Studio Pro-Audio

Interview with Gavan Eckhart

Sat, 31 Aug 2013 10:52

Gavin Eckhart

Gavan Eckhart is one of South Africa’s top Sound Engineers that rules under the radar. He is a virtual expert in almost every area of audio including but not limited to recording, mixing, live sound, post-production, mastering and broadcast audio. Quite simply, he can handle anything you throw at him. Looking at his client list, the mind boggles: Miriam Makeba, Stimela, William Kentridge, Freshlyground, Lucky Dube, Marcus Wyatt and Phillip Miller, to name a few, which gives testament to his output of excellent work and steadfast production ethics.

He’s recorded orchestras, mixed film scores, recorded and mixed a plethora of artists and bands, handled location recording for top local TV shows and toured the world as a live sound engineer, representing the cream of the crop of our local professional community.

Pro-Systems journalist Greg Bester caught up with Gavan at his studio to learn more about him and get his perspective on all things audio. Here’s what he had to say.

Tell me how you got into sound.

I got into sound because it was easier than music, or so I thought. Or rather, playing music as an instrumental skill. I had grown up around music and always sought out to be a musician. I went to music lessons from the age of five and music was always in the family.

Yes, your father is the famous saxophonist Eckie Eckhart, isn’t he?

Yes, he bestowed upon me a great many gifts he got from working at a music shop like harmonicas and drums and recorders. And not just recorders but nice recorders like Yamahas, etc. From recorder it was piano and from piano it was the saxophone. I then tried drums for a while and then tried bass after carrying around drums. I then got a massive bass amp which made me not want to play bass anymore! (laughs).

When did audio come into the equation?

Well one day I happened to walk by a jazz club when my dad was looking for a gig and the owner was in need of a sound engineer. Of course, before that I was throwing rave parties with my friends and since my father owned a PA, I was always roped into being the sound provider for these no budget, teenage jaunts which would include things like procuring electricity from lamp poles at Zoo Lake. Then I learned very quickly about electricity and how it hurts! So I already had a bit of grounding in audio, which prepared me for working at the Bassline in Melville, which was my first real gig.

How did the Bassline help develop your skills?

Well, I got a lot of guidance along the way from some very good teachers, one of whom was Ian Osrin who suggested I bypass the EQ at the Bassline, which I wasn’t allowed to touch being a junior engineer, and which subsequently made the system sound like a real sound system.

So that was your first encounter with Mr Osrin?

It was indeed. That was my first foray into sound as it should be as a basic philosophy. Because we become so involved with the process we often don’t look at the basics and go back to the principles of the fundamentals. Any adjustments you make should be well considered because often the best thing to do is nothing at all as opposed to over complicated smoke and mirrors. I generally try to maintain a neutral profile as a conduit between the material and audience.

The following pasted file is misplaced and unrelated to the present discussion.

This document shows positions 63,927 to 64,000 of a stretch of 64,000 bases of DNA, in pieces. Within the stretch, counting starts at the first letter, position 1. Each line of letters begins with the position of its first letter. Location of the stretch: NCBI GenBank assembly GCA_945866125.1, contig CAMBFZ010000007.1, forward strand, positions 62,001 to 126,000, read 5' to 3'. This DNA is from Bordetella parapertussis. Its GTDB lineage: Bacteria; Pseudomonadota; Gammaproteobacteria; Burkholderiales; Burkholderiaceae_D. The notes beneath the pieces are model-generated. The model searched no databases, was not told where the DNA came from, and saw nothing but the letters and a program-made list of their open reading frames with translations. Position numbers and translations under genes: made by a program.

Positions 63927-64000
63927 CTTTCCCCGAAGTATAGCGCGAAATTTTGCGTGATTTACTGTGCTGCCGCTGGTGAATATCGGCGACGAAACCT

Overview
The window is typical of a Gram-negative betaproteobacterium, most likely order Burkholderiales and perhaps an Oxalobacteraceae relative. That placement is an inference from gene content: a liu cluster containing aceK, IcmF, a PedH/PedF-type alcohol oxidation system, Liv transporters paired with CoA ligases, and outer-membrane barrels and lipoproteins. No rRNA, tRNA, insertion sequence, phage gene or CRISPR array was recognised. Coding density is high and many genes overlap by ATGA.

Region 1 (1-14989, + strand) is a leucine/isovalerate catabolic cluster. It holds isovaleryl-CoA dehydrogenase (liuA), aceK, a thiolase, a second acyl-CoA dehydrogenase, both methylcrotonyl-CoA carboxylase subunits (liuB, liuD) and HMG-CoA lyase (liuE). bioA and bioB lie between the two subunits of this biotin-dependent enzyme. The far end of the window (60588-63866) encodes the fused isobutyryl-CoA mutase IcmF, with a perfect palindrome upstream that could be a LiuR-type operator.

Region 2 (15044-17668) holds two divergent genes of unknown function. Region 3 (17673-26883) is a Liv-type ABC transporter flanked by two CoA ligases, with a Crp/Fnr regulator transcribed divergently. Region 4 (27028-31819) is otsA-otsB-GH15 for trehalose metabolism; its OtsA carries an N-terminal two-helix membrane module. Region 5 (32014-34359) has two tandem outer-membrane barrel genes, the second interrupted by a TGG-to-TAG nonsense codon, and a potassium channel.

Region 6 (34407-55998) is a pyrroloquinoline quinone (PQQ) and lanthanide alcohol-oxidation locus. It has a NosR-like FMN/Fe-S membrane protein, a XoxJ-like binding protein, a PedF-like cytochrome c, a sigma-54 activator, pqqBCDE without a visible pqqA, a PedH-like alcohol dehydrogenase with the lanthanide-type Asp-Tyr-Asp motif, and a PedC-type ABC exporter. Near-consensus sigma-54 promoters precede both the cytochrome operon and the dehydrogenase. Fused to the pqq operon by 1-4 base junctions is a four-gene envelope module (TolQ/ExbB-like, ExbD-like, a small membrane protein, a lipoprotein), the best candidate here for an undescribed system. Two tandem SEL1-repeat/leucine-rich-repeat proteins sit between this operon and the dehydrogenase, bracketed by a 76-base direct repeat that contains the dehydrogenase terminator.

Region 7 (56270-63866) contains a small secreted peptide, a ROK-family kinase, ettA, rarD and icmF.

Did you study audio at all?

Well while I was working at the Bassline I went further with my audio studies at In House Audio College which had a supplementary effect in that I then started understanding the peripheral, fundamental and theoretical approach to audio. Of course, I had already had a very hands-on experience at the Bassline which pulled it all together. As time went on my position at the Bassline became tenuous and that is where Ian Osrin, who owns a studio, came into the picture again.

What did you learn from Mr Osrin?

Well, Ian is multi-faceted. He does a lot of broadcast recordings, studio work and multi-track live recordings so those are the three main branches of the audio world that I got exposed to, along with some really interesting clients.

Did you find that an easy transition? Did you get more inspired by the studio?

At the time as a budding young engineer I was able to buy myself a PC at great expense along with some software which allowed me to produce music in my bedroom on PC speakers. I initially started recording live performances at the Bassline on a Roland VS880, would dump them into Cubase one at a time and then line them up manually. The point is that I was learning all the time and attempting to achieve certain things without much guidance. I also had friends who were interested in the same thing so that helped.

Tell me about your work with Miriam Makeba.

By the time I started working at the Digital Cupboard I wasn’t completely oblivious to what was going on so it wasn’t long before I had progressed from basic tea boy and tracking guy to a little bit more in control. Often projects would begin with me as tea boy and end with me mastering them and Miriam Makeba’s Reflections album, on which I was only supposed to work on the pre-production, was one of them. That was the first album I really started functioning on and I ended up being nominated for Best Engineer at the SAMAs.

All this time were you still working in live sound?

I think it initially started when I subbed for Dave Seagull because he was unavailable and because I was more available than the other guys I got a chance to do a lot of touring with bands like Stimela and Marcus Wyatt. At the time there were a lot of opportunities in the live music festival scene. There were big festivals happening every weekend so it was quite lucrative to be a studio engineer during the week and then a live engineer on the weekend.